The appointment was rocked by controversy over its constitutionality and Whitaker’s own qualifications, as good as affecting Trump was trying to exercise Robert Mueller’s special investigation. Whitaker led the department until the final stages of the Mueller investigation, but his main credentials for the post appeared to be that he had served for two years as chief of staff to Trump’s first attorney general, Jeff Sessions.
This tenure actually meant that Whitaker’s time in the DOJ overlapped almost perfectly with the conviction and conviction in one of his successful offers of pardon.
In September 2017, a jury found Daniela Gozes-Wagner guilty of fraud and money laundering for her role in a Russian company’s multi-million dollar Medicare and Medicaid fraud program. Whitaker had been appointed session chief of staff the week before.
Gozes-Wagner was then sentenced to 20 years in prison and ordered to pay $ 15.2 million in restitution. This was the most severe sentence in the case, although a number of circumstances complicated the company’s prosecution, including guilty pleas, government cooperation and a crippling suicide attempt. Whitaker left the DOJ two days before sentencing.
Still, it’s not clear whether FreedomWorks itself saw a return on its investment in Whitaker.
According to the group website, AFI advocated for leniency on behalf of more than 30 people. Many were women and people of color, and the site lists several convictions related to drug offenses. But the site identifies only three successful candidates, and the list does not include Gozes-Wagner or Odzer.
These three graces were also granted before FreedomWorks launched its collaboration with Whitaker. White House recordings show Whitaker pleaded for the three in a personal capacity, but pardons were granted in February 2020, about three weeks before Whitaker officially joined FreedomWorks.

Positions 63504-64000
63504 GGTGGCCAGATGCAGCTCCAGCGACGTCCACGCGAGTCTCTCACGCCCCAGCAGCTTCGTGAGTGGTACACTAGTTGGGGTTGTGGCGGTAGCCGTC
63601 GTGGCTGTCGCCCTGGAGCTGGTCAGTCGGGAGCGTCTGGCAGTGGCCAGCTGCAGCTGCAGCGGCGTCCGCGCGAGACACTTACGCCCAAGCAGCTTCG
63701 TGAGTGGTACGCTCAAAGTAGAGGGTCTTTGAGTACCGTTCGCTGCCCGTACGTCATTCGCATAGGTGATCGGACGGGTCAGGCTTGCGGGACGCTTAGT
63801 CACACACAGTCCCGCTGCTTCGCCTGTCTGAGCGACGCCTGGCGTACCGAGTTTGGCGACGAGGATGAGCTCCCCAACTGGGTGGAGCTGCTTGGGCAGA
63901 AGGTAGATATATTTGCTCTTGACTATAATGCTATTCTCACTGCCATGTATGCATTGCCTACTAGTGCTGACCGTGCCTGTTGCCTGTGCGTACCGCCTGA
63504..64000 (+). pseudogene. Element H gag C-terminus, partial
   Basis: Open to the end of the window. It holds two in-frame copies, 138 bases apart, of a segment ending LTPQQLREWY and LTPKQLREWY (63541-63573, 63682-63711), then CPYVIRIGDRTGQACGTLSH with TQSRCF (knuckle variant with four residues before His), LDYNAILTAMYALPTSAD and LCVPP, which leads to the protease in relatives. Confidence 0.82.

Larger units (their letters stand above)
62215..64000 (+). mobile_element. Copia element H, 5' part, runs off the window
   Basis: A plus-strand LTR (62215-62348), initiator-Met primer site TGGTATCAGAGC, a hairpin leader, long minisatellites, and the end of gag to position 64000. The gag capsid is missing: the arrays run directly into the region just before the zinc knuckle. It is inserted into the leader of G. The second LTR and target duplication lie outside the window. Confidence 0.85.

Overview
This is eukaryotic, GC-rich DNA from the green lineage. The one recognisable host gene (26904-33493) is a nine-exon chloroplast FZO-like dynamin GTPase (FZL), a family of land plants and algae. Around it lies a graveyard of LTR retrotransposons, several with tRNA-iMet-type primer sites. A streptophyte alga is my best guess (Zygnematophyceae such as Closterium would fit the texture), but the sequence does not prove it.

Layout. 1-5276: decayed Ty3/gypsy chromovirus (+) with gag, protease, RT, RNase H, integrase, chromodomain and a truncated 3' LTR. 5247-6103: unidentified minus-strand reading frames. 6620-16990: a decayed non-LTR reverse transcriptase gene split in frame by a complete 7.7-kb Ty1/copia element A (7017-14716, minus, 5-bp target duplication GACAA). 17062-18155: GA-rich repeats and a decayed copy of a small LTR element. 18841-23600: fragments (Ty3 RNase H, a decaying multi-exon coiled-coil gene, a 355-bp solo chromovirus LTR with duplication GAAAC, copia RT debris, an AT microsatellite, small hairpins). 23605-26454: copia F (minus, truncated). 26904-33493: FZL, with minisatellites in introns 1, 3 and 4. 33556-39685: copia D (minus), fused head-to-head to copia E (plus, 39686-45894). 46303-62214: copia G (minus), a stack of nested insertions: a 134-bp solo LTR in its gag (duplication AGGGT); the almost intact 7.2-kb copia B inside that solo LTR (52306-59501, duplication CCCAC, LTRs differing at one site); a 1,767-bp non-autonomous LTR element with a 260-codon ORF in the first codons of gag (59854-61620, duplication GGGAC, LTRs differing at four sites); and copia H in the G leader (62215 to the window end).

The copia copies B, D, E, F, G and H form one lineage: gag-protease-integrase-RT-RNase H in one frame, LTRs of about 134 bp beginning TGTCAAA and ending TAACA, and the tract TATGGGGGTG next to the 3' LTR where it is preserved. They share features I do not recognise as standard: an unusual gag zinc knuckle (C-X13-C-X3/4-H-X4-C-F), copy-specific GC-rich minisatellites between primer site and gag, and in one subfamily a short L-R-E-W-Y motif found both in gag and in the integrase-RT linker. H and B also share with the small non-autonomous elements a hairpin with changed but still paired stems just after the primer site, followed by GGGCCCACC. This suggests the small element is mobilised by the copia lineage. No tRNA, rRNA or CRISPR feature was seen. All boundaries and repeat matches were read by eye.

In a March 11 interview announcing the new initiative, FreedomWorks communications director Peter Vicenzi specifically inquired about these three cases, asking Whitaker: âWe have submitted their names, haven’t we? “
Whitaker did not respond directly, responding: “So AFI, we work with many other groups in this space.” The White House announcement cited several organizations supporting the same three candidates, but FreedomWorks and AFI were not among them.
In the announcement video, Whitaker, who a decade before accepting the Trump administration position was the United States Deputy Prosecutor, anticipated accusations of hypocrisy. His efforts, he said, were “by no means a broad accusation” of law enforcement officers who “work so hard on these cases and put their lives in danger.”
Some of his former colleagues seem to disagree. federal prosecutors called Trump’s generous application of executive leniency – especially to healthcare fraudsters like Gozes-Wagner – “disheartening, demoralizing” and “an incredible kick in the teeth.”
However, another possible mercy was in the air, and it struck close for Whitaker.
Weeks before Whitaker joined the AFI, a federal judge sentenced Trump loyalist Roger Stone to 40 months in prison for witness tampering and misrepresentation.
Whitaker has repeatedly defended Stone, who was indicted under his watch as acting attorney general in January 2019.